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Reducing CO2 to HCO2- at Mild Potentials: Lessons from Formate Dehydrogenase

preprint
submitted on 16.07.2020 and posted on 16.07.2020 by Jenny Yang, Tyler Kerr, Xinran S. Wang, Jeffrey Barlow
The catalytic reduction of CO2 to HCO2- requires a formal transfer of a hydride (two electrons, one proton). Synthetic approaches for inorganic molecular catalysts have exclusively relied on classic metal hydrides, where the proton and electrons originate from the metal (via heterolytic cleavage of an M-H bond). An analysis of the scaling relationships that exist in classic metal hydrides reveal that hydride donors sufficiently hydridic to perform CO2 reduction are only accessible at very reducing electrochemical potentials, which is consistent with known synthetic electrocatalysts. By comparison, the formate dehydrogenase enzymes operate at relatively mild potentials. In contrast to reported synthetic catalysts, none of the major mechanistic proposals for hydride transfer in formate dehydrogenase proceed through a classic metal hydride. Instead, they invoke formal hydride transfer from an orthogonal or bi-directional mechanism, where the proton and electron are not co-located. We discuss the thermodynamic advantages of this approach for favoring CO2 reduction at mild potentials, along with guidelines for replicating this strategy in synthetic systems.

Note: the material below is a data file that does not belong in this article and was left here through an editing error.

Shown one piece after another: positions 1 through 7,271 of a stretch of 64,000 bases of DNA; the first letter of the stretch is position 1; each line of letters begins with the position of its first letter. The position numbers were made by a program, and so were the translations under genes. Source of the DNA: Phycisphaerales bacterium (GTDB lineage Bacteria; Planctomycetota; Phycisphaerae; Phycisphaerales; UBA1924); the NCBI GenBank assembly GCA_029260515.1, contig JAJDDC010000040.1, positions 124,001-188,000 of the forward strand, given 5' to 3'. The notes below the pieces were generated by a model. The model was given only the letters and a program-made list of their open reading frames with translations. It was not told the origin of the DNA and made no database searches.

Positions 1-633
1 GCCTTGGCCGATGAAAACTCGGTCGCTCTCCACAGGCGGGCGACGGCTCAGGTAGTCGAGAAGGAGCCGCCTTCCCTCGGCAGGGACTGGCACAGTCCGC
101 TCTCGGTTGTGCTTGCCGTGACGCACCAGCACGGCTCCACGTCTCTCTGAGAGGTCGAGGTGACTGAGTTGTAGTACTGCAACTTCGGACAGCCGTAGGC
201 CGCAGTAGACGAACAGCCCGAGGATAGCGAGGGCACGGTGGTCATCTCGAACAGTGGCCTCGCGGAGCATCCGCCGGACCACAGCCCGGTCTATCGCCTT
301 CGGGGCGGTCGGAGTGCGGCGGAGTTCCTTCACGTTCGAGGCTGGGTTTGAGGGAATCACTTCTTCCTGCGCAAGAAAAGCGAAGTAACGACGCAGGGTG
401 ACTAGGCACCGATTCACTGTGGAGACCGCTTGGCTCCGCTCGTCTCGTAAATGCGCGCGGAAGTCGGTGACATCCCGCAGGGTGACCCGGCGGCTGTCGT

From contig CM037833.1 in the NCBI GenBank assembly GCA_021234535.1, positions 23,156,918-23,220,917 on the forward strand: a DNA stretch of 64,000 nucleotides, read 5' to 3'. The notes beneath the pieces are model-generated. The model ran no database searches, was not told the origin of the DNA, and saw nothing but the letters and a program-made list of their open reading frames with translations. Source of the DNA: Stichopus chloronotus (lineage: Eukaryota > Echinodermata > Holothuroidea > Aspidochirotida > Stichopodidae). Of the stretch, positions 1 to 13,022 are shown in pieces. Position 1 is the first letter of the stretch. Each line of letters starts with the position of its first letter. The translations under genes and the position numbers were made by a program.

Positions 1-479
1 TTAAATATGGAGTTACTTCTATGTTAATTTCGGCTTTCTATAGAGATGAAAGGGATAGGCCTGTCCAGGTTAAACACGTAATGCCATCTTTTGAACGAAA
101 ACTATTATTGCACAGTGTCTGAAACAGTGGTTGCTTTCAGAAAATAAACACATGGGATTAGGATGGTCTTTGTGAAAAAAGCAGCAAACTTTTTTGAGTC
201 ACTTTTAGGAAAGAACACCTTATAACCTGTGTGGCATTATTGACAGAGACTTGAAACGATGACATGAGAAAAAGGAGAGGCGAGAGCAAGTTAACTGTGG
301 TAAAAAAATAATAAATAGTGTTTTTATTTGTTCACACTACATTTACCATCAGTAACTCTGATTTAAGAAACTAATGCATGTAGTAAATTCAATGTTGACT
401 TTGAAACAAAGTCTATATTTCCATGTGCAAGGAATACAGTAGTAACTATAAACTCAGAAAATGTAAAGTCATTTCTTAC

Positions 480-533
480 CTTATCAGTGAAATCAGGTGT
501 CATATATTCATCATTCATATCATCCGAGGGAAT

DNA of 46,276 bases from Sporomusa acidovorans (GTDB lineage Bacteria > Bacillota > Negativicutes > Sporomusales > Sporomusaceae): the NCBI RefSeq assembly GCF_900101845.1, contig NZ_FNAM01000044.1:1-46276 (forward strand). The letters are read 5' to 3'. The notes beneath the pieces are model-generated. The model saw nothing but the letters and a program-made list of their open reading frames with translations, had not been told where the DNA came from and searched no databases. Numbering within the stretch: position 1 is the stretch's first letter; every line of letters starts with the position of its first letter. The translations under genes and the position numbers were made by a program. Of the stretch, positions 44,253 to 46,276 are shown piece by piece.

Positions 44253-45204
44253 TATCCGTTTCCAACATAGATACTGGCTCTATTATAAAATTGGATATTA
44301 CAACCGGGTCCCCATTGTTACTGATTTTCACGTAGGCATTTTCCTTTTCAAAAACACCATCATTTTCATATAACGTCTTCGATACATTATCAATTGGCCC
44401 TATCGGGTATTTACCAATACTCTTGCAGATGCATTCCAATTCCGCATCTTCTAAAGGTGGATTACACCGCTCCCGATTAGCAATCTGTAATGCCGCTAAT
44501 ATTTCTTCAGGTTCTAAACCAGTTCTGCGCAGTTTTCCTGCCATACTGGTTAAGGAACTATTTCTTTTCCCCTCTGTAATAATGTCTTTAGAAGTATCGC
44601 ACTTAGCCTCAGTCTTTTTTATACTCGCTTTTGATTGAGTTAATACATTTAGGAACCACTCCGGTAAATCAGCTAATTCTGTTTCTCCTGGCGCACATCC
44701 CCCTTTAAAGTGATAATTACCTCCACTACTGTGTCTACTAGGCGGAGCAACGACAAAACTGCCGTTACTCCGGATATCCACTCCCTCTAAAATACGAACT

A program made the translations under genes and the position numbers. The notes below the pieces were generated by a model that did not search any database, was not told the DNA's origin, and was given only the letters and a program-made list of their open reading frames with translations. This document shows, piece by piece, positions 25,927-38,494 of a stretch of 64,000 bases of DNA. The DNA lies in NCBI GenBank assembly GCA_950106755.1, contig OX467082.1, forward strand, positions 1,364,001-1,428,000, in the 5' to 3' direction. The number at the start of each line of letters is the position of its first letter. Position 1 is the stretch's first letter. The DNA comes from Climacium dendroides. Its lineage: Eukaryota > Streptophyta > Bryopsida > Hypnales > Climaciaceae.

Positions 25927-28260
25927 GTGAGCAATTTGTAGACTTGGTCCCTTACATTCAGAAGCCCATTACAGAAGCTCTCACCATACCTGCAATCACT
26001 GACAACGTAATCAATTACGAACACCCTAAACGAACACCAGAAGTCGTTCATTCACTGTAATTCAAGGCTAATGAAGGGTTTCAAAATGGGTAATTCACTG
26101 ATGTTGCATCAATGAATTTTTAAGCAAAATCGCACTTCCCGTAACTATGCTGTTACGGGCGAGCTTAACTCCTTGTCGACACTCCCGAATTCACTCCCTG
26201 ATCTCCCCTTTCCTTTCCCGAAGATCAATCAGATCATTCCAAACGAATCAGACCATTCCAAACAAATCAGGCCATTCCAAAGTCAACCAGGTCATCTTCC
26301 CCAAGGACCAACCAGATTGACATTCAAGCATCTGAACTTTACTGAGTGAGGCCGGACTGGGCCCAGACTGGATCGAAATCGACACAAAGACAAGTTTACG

Funding

DE-0000243266

History

Email Address of Submitting Author

j.yang@uci.edu

Institution

University of California, Irvine

Country

United States

ORCID For Submitting Author

0000-0002-9680-8260

Declaration of Conflict of Interest

No conflict of interest

Version Notes

July 15, 2020 Version 1

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